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DC Comics Guide to Coloring and Lettering Comics Paperback – August 1, 2004
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About the Author
Mark Chiarello is the editorial art director for DC Comics. As a freelance illustrator, he has received the comic book industry's Eisner, Harvey, and Reuben Awards. Mark has also done freelance illustration for, among others, the National Basketball Association, Topps, Lucasfilm, and Universal Pictures. He lives in Maplewood, New Jersey.
Todd Klein has been lettering comics since 1977. He has won numerous Eisner, Harvey, and CBG Fan awards for his work on such projects as Neil Gaiman's Sandman and Alan Moore's America's Best Comics line. He lives in rural southern New Jersey.
Top customer reviews
One thing I forgot to mention before, the book is edited a little weird. There is a picture on just about every page. On a number of pages the paragraphs are split between two pages. You wouldn't think that this is that big of a deal, but many times I finished reading a paragraph and then looked at the pictures to see what they were talking about, and then started reading again on the next page only to find that the next paragraph started on the page I just got done reading. Or I would have to turn a page to finish a paragraph and then turn it back to look at the examples. This isn't a deal breaker. It is just a distracting break in the flow of the book. Someone could have easily changed the sizes of the images to keep everything on one page, so it just seems kind of lazy.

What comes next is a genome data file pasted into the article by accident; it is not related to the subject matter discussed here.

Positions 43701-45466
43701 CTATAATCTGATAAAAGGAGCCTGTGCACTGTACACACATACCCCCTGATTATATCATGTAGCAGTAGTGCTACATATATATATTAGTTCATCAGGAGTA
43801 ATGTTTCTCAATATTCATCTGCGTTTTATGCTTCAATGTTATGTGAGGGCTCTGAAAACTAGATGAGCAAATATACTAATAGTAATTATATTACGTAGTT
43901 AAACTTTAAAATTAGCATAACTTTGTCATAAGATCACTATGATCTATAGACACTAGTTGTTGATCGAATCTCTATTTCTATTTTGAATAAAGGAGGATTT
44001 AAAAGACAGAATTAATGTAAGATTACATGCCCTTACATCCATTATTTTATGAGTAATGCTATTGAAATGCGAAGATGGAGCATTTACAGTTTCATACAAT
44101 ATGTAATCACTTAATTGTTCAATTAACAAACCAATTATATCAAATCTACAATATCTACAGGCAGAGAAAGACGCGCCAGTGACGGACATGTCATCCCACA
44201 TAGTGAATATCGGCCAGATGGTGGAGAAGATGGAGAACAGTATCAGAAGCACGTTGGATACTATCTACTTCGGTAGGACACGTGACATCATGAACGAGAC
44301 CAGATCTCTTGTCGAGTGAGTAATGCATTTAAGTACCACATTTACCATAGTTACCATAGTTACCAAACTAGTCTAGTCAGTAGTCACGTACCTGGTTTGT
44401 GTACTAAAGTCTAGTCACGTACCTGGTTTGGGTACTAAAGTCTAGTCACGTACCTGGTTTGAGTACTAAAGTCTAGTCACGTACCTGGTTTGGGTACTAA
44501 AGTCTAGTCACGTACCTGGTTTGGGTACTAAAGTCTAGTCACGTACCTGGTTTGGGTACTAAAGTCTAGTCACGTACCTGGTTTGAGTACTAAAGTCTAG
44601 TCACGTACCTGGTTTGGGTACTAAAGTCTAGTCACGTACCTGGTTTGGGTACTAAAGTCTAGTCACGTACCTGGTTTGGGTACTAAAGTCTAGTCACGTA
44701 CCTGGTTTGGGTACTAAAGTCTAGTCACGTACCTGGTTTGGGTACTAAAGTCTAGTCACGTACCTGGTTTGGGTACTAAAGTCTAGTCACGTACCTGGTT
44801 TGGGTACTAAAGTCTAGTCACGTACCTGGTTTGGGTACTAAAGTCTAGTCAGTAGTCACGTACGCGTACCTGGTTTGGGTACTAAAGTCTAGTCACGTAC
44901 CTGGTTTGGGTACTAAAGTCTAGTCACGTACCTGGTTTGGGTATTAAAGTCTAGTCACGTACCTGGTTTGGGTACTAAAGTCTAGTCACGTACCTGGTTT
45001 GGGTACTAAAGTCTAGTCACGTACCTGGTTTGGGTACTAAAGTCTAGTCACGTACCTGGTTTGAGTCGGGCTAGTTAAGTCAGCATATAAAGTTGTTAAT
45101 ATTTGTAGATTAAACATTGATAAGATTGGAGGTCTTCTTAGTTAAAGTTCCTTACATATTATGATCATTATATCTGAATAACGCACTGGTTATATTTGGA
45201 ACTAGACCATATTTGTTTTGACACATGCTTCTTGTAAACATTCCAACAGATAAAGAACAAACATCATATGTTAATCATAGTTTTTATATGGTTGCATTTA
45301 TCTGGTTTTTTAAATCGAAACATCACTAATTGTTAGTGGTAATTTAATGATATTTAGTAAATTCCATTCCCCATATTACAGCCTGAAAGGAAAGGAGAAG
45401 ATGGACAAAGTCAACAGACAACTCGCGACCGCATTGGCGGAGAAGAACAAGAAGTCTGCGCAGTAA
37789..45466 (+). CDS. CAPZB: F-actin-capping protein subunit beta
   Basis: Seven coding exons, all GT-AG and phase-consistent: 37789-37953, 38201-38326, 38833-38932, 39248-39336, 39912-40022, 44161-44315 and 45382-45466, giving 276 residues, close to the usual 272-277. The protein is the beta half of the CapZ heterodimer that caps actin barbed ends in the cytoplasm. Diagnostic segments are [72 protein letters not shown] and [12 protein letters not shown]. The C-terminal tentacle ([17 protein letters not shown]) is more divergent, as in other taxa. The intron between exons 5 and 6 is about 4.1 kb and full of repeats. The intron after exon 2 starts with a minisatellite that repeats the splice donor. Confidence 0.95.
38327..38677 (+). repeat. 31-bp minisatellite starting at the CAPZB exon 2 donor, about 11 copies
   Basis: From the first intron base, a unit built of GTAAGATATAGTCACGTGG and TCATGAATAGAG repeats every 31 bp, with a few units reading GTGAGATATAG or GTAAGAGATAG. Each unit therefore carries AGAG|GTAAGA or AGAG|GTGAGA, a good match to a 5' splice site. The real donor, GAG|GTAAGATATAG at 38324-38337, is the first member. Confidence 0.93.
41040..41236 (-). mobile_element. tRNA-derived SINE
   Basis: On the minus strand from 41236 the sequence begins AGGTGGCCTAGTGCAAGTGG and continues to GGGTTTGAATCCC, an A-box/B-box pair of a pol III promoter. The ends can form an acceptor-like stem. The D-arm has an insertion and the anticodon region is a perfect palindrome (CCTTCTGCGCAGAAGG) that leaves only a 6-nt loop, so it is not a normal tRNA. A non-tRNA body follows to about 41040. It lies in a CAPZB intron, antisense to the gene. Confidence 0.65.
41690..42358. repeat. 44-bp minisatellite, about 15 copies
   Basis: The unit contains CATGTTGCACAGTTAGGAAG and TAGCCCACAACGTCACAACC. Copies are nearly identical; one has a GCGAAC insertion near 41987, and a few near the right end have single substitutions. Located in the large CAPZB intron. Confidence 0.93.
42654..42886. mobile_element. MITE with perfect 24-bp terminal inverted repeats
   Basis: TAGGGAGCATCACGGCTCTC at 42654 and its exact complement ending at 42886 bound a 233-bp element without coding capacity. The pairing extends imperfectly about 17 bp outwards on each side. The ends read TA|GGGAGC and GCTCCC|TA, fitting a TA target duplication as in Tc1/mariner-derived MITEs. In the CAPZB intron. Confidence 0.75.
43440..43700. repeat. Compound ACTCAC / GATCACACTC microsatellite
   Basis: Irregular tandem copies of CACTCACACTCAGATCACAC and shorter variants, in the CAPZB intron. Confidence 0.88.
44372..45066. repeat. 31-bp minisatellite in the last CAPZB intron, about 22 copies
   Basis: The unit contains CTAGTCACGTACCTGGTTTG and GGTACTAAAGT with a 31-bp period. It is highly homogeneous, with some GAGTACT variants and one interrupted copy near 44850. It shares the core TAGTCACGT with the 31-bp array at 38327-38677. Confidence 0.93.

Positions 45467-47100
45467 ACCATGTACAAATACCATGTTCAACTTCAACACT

The colouring section was very informative, giving both colour theory, balanced with practical steps and illustrations. I found the reviews on colouring fads such as using Photoshop filters/SFX to be informative.
The thing that stands out from all other material I've read on colouring comics are the definitive procedures and clear explanations on things to do and to avoid.
THE LETTERING SECTION was just as good. With good examples and explanations as to WHY and HOW things are done.
If you're into comic colouring and/or lettering, this book must adorn your shelf; It is that helpful.
BOTH sections COLORING & LETTERING will be the watermark for other authors to achieve.
The COLORING section addresses the AESTHETIC side of the craft along with the MECHANICS behind it.
I have other books on the craft of comics:
1. Read this book FIRST, apply the concepts to your own work; THEN read OTHER books related to coloring/lettering.
2. Look at NATURE to get color ideas, read magazines, bus ads and observe typeface designs.
3. CREATE YOUR OWN FONTS!!!
There is some good stuff in here if you are willing to dig for it and have a basic understanding of what they are talking about before you start to read.
The first half of the book was great. The lessons on color were more helpful than the four years of color theory shoved down my throat at the university. The first part was solid and helpful for more than just comic art.
The lettering sections were informative as well, but there wasn't as much thought and theory behind it as there was a "how-to" section on software and tools that most people don't have.